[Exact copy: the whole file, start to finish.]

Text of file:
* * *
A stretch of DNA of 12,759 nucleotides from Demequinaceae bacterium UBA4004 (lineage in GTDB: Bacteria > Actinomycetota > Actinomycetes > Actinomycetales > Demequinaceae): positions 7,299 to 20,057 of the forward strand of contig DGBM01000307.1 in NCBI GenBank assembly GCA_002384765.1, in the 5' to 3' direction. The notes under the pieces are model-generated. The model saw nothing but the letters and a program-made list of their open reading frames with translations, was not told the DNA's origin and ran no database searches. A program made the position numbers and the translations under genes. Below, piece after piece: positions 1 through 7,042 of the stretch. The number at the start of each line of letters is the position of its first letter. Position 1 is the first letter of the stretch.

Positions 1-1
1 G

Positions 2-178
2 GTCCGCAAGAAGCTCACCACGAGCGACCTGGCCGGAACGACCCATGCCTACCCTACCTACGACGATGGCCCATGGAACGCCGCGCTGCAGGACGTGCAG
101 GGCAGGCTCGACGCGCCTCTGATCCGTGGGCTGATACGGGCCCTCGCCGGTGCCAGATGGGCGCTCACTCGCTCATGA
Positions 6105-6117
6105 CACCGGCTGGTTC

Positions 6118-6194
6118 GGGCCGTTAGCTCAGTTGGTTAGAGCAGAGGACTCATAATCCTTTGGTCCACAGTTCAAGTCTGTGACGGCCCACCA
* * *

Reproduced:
A stretch of DNA of 12,759 nucleotides from Demequinaceae bacterium UBA4004 (lineage in GTDB: Bacteria > Actinomycetota > Actinomycetes > Actinomycetales > Demequinaceae): positions 7,299 to 20,057 of the forward strand of contig DGBM01000307.1 in NCBI GenBank assembly GCA_002384765.1, in the 5' to 3' direction. The notes under the pieces are model-generated. The model saw nothing but the letters and a program-made list of their open reading frames with translations, was not told the DNA's origin and ran no database searches. A program made the position numbers and the translations under genes. Below, piece after piece: positions 1 through 7,042 of the stretch. The number at the start of each line of letters is the position of its first letter. Position 1 is the first letter of the stretch.

Positions 1-1
1 G

Positions 2-178
2 GTCCGCAAGAAGCTCACCACGAGCGACCTGGCCGGAACGACCCATGCCTACCCTACCTACGACGATGGCCCATGGAACGCCGCGCTGCAGGACGTGCAG
101 GGCAGGCTCGACGCGCCTCTGATCCGTGGGCTGATACGGGCCCTCGCCGGTGCCAGATGGGCGCTCACTCGCTCATGA
Positions 6105-6117
6105 CACCGGCTGGTTC

Positions 6118-6194
6118 GGGCCGTTAGCTCAGTTGGTTAGAGCAGAGGACTCATAATCCTTTGGTCCACAGTTCAAGTCTGTGACGGCCCACCA